Oral Presentation Session
Reviewed by: Society for Linguistic Anthropology
Of interest to: Students
Primary Theme: Indigeneity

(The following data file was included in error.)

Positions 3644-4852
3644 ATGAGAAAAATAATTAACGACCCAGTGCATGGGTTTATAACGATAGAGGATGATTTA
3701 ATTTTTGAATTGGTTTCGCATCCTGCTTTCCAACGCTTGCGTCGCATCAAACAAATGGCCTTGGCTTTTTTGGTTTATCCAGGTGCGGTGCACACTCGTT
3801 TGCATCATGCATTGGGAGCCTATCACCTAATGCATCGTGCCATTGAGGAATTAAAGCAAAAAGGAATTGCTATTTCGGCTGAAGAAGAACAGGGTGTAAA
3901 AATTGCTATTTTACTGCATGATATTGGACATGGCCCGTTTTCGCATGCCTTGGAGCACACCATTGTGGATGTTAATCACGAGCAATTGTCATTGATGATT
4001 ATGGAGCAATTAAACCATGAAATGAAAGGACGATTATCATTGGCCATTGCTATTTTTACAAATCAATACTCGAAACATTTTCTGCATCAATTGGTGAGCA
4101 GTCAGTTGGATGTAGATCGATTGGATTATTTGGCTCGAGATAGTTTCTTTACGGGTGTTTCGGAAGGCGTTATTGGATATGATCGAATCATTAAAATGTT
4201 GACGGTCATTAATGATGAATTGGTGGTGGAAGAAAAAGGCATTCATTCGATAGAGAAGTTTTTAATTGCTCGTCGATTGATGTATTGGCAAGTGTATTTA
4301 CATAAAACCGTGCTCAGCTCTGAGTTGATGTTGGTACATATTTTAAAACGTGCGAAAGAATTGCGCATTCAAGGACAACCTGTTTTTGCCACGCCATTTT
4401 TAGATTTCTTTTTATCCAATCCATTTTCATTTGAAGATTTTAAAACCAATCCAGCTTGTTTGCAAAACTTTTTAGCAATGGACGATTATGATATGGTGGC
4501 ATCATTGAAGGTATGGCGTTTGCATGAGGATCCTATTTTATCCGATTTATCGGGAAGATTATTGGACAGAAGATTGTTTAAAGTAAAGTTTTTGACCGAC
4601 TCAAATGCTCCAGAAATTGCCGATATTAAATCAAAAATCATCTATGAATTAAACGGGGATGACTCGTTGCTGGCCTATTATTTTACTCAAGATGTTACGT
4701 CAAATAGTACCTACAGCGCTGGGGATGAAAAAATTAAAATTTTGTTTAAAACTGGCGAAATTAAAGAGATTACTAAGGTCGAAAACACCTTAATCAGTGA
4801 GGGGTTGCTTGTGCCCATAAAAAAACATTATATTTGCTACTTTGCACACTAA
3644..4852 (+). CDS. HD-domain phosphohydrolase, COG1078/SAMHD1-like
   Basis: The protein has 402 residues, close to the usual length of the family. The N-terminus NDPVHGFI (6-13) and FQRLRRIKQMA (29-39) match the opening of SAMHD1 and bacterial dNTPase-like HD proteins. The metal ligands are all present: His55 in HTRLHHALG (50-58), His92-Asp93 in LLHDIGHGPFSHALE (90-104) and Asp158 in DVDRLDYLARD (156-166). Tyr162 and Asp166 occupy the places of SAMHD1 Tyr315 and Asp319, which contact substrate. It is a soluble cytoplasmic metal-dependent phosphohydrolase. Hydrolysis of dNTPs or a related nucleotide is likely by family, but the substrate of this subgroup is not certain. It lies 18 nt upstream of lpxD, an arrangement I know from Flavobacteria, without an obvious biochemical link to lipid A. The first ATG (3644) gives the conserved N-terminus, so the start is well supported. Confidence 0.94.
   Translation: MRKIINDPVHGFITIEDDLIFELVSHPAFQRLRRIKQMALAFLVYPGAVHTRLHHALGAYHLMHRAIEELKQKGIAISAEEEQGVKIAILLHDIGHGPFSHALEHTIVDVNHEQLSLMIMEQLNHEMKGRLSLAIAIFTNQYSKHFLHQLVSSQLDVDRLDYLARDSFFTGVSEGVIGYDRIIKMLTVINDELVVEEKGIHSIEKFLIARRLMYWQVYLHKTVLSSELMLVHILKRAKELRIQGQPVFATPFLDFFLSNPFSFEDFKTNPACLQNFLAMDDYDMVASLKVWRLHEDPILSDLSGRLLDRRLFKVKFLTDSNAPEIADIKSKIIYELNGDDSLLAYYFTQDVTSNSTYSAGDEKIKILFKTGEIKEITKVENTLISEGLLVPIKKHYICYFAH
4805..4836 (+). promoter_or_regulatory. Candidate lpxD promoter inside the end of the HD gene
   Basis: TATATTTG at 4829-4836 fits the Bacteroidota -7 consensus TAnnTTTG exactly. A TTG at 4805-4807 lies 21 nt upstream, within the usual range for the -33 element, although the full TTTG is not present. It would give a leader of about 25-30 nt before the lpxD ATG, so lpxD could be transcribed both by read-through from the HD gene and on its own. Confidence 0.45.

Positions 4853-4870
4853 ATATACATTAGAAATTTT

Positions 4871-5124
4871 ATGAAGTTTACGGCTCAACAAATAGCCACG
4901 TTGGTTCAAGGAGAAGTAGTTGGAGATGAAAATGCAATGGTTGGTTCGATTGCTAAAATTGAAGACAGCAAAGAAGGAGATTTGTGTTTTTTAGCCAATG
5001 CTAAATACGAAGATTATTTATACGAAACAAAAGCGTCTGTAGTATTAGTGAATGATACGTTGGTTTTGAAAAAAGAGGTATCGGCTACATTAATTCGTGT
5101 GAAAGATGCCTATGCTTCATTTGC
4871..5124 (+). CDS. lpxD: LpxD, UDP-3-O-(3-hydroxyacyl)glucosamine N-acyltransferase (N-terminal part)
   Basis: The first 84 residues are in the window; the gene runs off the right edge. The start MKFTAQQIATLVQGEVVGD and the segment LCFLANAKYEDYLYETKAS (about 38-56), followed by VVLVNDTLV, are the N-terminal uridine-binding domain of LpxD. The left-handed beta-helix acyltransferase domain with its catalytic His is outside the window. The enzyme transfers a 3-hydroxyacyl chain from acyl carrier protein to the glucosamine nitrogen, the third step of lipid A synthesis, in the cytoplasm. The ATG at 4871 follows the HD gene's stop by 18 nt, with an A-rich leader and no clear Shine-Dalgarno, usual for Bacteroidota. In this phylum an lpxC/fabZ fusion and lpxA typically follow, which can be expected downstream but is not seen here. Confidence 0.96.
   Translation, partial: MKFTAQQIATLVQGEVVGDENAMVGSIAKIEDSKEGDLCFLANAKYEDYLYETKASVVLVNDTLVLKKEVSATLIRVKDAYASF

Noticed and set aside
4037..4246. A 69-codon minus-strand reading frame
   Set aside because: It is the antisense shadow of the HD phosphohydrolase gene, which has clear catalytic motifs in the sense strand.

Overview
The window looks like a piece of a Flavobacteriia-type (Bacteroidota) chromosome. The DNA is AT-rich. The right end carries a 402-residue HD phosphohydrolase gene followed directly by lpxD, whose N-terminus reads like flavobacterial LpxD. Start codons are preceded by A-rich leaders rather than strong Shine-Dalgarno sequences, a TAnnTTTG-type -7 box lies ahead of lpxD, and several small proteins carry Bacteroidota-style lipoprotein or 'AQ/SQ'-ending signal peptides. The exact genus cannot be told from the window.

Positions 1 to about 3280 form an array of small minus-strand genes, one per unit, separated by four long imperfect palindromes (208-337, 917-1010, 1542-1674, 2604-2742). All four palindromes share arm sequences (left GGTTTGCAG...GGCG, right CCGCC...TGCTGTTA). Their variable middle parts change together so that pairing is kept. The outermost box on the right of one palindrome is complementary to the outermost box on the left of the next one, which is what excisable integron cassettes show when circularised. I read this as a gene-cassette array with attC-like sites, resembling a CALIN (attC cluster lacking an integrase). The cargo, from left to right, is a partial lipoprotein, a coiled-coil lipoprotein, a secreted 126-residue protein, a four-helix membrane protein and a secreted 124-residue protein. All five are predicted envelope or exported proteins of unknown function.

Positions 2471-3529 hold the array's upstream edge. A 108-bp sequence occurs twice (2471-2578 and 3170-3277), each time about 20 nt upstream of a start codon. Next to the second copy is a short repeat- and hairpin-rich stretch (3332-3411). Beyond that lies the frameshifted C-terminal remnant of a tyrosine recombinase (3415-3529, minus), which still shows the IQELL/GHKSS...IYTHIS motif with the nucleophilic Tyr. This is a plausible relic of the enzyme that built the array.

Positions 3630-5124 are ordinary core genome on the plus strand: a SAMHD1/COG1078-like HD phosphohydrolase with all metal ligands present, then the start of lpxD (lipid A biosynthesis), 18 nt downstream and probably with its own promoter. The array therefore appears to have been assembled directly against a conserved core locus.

Much recent work in linguistic anthropology in Native North America has been grounded within a language ideological perspective. Much of this work has thoughtfully teased out the ideological underpinnings--both explicit and implicit--of current concerns regarding negative trajectories of language change (language shift and language endangerment) or a consequential ideological change, as with the spread of a language ideology that sees standardization not just as needed but as natural. What has been less well-developed, and what this session seeks to engage with, has been the ways that language ideologies--always plural--are bundled together into nested clusterings or assemblages. Using Paul Kroskrity's concern with language ideological assemblages (LIA; 2018), a model/approach that seeks to "redirect attention to the interaction of clusters of ideologies that occur within or across linguistic communities,"these papers consider how the complicated bundling of ideologies in their various contexts across speech communities informs contemporary practices for language use as well as language ideologies themselves, impacting language revitalization efforts within those speech communities--from language revitalization and multilingualism to new technologies and linguistic innovation. Such an approach makes visible, as well, the histories of our current moment, mapping out the ways that multiple language ideologies have informed contemporary practices. Here, of course, we do not seek a unified story, but rather one that takes responsibility for the complexities of language ideologies, their often contradictory visions of languages in the world, and their situatedness in material conditions. Language ideological assemblages allow for a robust rethinking of language ideologies as they relate to Native North America (and beyond).